Thermal degradation is another significant factor that affects PEMFC performance. It occurs when fuel cells operate outside their designated temperature range. High temperatures can accelerate the degradation of critical components within the fuel cell, such as the catalyst layers or membrane electrode assembly (MEA), leading to decreased performance and potentially even failure of the fuel cell system. Conversely, operating the fuel cell at low temperatures may also cause performance degradation due to limited reactant availability and sluggish electrochemical reactions.

Chemical/Electrochemical Degradation

Chemical/electrochemical degradation is mainly caused by aging and the presence of contaminants. Over time, the chemical reactions that take place within the fuel cell, such as oxidation and reduction reactions at the electrodes, can result in the deterioration of catalyst materials and chemical degradation of the membrane. Additionally, the presence of contaminants, such as trace gases or impurities in the fuel or air supply, can lead to chemical reactions that degrade the fuel cell performance.

Understanding these degradation mechanisms is crucial for evaluating fuel cell performance and extending the useful life of PEMFCs. To achieve this, performance degradation models are developed to predict the deterioration of fuel cells over time and assess their state of health. These models integrate various degradation factors, including mechanical, thermal, and chemical degradation, to provide a comprehensive understanding of how performance degradation occurs in PEMFCs. By accurately predicting performance degradation, these models enable informed decision-making and the implementation of appropriate mitigation strategies to ensure the long-term reliability and efficiency of PEMFCs.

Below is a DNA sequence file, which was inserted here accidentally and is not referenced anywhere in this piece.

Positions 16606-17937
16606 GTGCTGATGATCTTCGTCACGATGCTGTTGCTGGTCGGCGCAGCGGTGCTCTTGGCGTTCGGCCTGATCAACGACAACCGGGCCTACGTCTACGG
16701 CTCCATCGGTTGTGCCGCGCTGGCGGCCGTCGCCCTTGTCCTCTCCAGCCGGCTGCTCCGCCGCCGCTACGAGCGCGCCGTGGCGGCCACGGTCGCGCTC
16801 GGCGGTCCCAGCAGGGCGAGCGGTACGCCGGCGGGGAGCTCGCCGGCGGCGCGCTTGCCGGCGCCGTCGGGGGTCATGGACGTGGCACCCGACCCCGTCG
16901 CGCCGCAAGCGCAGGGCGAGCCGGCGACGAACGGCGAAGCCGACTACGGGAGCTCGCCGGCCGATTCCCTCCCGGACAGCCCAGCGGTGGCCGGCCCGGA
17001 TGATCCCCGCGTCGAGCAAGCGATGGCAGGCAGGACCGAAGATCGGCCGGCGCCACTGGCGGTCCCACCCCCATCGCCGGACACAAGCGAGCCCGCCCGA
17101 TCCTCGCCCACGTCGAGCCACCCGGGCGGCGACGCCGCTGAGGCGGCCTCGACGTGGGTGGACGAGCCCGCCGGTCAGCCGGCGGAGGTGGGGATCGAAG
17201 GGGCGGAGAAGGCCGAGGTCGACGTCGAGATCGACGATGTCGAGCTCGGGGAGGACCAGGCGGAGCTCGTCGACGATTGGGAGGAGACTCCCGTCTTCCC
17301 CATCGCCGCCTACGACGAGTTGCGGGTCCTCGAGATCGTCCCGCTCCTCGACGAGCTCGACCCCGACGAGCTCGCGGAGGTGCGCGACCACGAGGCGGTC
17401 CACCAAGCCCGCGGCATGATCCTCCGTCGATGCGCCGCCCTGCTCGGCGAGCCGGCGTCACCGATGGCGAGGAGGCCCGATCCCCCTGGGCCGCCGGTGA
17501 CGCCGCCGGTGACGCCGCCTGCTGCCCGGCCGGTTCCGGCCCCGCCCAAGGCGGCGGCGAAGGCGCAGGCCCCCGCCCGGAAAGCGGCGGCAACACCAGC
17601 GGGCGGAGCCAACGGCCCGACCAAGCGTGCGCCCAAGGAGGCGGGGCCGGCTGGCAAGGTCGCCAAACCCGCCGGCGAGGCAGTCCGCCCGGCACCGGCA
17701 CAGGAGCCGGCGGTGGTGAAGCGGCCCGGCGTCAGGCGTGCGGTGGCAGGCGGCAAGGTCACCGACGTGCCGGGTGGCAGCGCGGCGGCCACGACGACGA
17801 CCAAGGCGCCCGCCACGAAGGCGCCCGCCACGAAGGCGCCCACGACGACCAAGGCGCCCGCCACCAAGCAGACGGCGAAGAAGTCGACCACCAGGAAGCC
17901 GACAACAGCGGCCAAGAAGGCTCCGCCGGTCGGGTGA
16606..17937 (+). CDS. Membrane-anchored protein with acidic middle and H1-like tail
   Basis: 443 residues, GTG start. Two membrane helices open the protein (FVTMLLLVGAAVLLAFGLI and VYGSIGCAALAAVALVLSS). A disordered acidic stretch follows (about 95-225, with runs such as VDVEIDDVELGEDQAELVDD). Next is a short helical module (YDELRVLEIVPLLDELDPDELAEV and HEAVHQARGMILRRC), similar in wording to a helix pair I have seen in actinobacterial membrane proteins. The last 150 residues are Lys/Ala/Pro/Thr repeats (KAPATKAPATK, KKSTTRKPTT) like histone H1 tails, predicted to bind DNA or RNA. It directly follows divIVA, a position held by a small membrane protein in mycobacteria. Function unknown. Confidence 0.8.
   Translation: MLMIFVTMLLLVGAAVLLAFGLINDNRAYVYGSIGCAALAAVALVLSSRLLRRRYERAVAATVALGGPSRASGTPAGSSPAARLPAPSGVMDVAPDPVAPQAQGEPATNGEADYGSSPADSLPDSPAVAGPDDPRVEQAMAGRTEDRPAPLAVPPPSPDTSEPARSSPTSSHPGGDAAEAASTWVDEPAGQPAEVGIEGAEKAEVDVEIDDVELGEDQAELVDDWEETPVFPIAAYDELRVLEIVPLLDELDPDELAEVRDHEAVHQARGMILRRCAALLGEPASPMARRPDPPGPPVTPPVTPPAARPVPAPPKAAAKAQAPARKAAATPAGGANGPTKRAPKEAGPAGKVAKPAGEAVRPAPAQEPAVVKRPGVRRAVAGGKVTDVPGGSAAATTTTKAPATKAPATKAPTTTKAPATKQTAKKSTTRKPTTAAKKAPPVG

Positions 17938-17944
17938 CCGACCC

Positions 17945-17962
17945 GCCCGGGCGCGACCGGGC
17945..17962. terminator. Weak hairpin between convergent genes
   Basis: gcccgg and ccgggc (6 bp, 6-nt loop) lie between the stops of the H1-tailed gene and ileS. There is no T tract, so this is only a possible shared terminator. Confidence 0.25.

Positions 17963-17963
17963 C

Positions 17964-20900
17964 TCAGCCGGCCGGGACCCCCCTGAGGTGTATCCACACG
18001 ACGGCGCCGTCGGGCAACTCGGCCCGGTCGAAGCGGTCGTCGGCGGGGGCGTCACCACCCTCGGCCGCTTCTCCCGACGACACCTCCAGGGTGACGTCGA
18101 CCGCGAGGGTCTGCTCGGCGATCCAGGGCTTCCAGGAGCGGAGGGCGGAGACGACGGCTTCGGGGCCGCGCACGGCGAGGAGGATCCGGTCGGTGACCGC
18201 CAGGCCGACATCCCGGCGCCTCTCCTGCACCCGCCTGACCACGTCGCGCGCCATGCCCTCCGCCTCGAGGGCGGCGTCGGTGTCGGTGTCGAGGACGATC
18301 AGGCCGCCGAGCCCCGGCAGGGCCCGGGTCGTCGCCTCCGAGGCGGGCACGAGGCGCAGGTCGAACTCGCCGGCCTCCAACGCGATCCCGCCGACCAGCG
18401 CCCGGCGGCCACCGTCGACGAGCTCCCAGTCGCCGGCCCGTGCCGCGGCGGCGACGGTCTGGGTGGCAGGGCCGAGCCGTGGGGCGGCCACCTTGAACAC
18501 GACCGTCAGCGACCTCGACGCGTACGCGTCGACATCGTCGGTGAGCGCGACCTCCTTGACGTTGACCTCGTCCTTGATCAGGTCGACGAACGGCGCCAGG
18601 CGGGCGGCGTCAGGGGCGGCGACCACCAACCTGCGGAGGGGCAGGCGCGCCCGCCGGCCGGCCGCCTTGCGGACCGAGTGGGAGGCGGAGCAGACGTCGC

End-of-Life Definition/Criterion

The end-of-life (EoL) criteria for fuel cells can vary, with different definitions found in the literature. The most widely used criterion focuses on fuel cell voltage degradation, specifically targeting a 10% decrease in voltage as defined by the US Department of Energy. However, this criterion may not be suitable for dynamic load changes encountered in real-world applications.

Another commonly used criterion, established by the Fuel Cell Testing and Standards Network, sets a fixed threshold voltage value of 0.3V. When the fuel cell voltage drops below this value during a durability test, the test is halted. This criterion provides a clear indicator of when a fuel cell has reached its end-of-life.

It is important to note that the definition of end-of-life may vary depending on the specific application and the requirements of the system designer. Different industries and applications may have their own unique criteria to determine when a fuel cell has surpassed its useful life.

Classification of Degradation Modeling Methods

In order to accurately predict the performance deterioration of proton exchange membrane fuel cells (PEMFCs) and estimate their remaining useful life, it is crucial to employ appropriate degradation modeling methods. These methods can be classified into three main approaches: model-based, data-driven, and hybrid methods.

Model-Based Methods